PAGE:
hardly conceive the Past revived, save in some mind which has directly
observed it. And to imagine the Future as known, except by inference
and contingently, to any mind whatever is to induce at once that iron
collision between Free Will and " Fixed Fate, Foreknowledge absolute,"
from which no sparks of light have ever yet been struck. Still more un-
welcome is the further view that the so-called Future actually already
exists ; and that apparent time-progression is a subjective human sensa-
tion, and not inherent in the universe as that exists in an Infinite Mind.

Nor shall we in fact find it necessary to insist upon any very revolu-
tionary line of explanation. There is one analogy which will meet

1 A more complete discussion of these phenomena, with numerous cases illustrating
apparent stages in their evolution, and a description of the faculties they seem to
indicate, summarised in a diagrammatic scheme, are given in my article on " Retro-
cognition and Precognition " in the Proceedings S.P.R., vol. xi. pp. 334-593.

For references to retrocognitive cases, see sections 572, 663, 733, 859-863, 963,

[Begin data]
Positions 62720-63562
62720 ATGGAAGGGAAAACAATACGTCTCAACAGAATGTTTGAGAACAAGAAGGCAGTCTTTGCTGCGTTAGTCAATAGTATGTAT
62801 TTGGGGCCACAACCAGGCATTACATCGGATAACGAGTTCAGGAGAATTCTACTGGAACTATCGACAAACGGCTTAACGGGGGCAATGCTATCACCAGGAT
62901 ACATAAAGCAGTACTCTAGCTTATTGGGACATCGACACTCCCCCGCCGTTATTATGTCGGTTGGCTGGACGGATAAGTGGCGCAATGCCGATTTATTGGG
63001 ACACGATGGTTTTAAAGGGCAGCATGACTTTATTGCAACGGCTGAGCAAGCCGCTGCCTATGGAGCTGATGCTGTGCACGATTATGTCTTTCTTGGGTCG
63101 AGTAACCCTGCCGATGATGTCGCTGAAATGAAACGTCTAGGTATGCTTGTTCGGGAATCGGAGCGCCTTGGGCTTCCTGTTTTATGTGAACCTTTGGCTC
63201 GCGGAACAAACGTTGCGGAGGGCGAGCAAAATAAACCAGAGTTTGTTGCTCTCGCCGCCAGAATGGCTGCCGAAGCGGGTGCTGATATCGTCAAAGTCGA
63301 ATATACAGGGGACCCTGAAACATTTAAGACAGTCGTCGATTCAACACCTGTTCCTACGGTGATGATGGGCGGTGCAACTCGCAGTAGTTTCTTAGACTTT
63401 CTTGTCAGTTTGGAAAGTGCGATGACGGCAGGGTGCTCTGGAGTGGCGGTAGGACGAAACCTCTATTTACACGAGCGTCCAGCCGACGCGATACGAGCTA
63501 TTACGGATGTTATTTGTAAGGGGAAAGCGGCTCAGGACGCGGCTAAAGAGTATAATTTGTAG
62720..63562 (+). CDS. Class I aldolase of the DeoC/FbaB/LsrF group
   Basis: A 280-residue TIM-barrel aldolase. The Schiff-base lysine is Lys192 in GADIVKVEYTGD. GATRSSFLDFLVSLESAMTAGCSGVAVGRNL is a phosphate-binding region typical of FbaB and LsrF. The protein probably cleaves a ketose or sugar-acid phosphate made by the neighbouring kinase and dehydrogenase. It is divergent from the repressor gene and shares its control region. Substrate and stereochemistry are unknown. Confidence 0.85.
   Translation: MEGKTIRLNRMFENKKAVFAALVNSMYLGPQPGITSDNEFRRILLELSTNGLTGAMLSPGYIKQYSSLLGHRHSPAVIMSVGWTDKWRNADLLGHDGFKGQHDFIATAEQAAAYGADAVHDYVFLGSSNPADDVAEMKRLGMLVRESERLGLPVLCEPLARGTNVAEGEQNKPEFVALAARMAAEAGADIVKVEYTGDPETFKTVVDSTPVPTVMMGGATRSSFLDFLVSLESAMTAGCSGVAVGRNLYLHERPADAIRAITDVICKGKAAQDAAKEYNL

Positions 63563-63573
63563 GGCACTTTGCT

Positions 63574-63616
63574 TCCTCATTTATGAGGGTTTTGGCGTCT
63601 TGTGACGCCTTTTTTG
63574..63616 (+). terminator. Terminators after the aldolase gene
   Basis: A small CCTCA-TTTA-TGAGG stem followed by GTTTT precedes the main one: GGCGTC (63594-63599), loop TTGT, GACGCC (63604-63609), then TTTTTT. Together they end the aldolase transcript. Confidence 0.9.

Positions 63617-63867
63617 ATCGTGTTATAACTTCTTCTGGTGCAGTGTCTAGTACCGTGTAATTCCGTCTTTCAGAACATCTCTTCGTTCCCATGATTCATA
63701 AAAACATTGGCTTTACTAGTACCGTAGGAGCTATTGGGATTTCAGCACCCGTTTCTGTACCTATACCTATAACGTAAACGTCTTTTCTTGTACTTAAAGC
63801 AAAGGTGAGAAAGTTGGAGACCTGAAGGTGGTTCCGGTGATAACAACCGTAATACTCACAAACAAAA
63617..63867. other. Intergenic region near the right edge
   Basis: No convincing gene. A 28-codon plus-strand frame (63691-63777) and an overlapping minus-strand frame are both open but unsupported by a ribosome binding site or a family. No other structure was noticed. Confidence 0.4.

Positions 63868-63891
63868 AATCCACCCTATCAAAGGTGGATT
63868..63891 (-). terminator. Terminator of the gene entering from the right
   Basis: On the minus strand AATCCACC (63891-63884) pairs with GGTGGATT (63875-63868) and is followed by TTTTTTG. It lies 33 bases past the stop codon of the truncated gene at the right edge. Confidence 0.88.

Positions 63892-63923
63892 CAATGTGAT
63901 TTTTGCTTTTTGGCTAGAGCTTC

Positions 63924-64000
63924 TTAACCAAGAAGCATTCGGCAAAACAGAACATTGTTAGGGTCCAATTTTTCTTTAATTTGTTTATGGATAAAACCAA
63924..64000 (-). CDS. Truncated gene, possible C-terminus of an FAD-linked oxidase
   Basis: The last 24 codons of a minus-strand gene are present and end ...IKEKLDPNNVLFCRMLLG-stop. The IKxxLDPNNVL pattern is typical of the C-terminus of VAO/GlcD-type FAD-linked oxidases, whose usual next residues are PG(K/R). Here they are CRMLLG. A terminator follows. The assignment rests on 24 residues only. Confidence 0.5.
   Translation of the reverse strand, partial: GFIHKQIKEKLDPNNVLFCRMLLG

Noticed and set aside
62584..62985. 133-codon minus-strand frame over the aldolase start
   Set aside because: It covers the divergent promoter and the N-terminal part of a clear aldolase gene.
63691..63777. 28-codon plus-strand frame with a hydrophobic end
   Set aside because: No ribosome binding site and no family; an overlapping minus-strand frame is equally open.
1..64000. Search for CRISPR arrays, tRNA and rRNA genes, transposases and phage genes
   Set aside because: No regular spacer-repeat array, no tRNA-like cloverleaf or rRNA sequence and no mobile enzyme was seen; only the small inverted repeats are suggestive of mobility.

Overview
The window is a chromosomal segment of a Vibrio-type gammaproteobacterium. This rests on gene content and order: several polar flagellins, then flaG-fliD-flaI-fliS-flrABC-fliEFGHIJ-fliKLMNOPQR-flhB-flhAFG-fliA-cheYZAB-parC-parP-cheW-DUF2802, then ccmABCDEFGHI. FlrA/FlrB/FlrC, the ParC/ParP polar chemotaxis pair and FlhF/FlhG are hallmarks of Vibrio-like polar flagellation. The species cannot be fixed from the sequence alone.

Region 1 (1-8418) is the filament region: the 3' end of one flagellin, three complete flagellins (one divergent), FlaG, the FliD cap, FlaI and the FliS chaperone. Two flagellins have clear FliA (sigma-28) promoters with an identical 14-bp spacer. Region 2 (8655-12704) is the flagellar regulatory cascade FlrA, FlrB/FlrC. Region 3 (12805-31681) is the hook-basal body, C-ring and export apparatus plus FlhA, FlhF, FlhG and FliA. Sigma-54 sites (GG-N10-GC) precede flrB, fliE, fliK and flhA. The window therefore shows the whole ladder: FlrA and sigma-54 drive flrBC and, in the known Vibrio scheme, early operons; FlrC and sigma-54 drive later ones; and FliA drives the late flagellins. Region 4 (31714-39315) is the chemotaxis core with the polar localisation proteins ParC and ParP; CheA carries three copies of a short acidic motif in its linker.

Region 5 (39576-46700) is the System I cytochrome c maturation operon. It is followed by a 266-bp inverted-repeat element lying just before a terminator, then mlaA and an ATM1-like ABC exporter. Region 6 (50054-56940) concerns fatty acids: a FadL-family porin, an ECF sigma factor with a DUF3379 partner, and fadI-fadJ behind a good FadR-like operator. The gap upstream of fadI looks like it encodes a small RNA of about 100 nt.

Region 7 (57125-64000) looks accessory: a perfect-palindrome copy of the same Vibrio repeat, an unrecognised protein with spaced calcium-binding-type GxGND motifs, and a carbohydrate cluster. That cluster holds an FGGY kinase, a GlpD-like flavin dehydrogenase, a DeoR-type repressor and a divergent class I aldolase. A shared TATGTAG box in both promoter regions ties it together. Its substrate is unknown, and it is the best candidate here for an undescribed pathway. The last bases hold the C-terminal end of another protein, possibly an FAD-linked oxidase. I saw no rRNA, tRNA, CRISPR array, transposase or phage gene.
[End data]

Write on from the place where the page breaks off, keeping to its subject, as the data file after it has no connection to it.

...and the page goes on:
also 572 A, 572 B. See also the accounts of retrocognitive scenes quoted in the
record of Miss A.'s crystal visions in 625 C. For cases bearing on precognition see the
case of Anna Winsor (237 A), where there were predictions concerning the course of
her 'disease; refer to 541 F and 564 A, where the difficulty of excluding the agency
of self-suggestion is considered ; compare also the cases given in 541 H and 573 F
where prognoses concerning other persons were made correctly by hypnotised subjects
and the prediction of his aunt's death given in Mr. W.'s automatic writing, in 873.
See section 425 and the Appendices to that section, also 663 A, the cases in section
717 and 717 B, cases 6,7, n, and 12 in the experiences of Lady Mabel Howard,
851 A ; also 852 A, 874 A, 927 B, and section 963 with its Appendices. There may
have been something of prevision also in Professor Thoulet's case, in 930.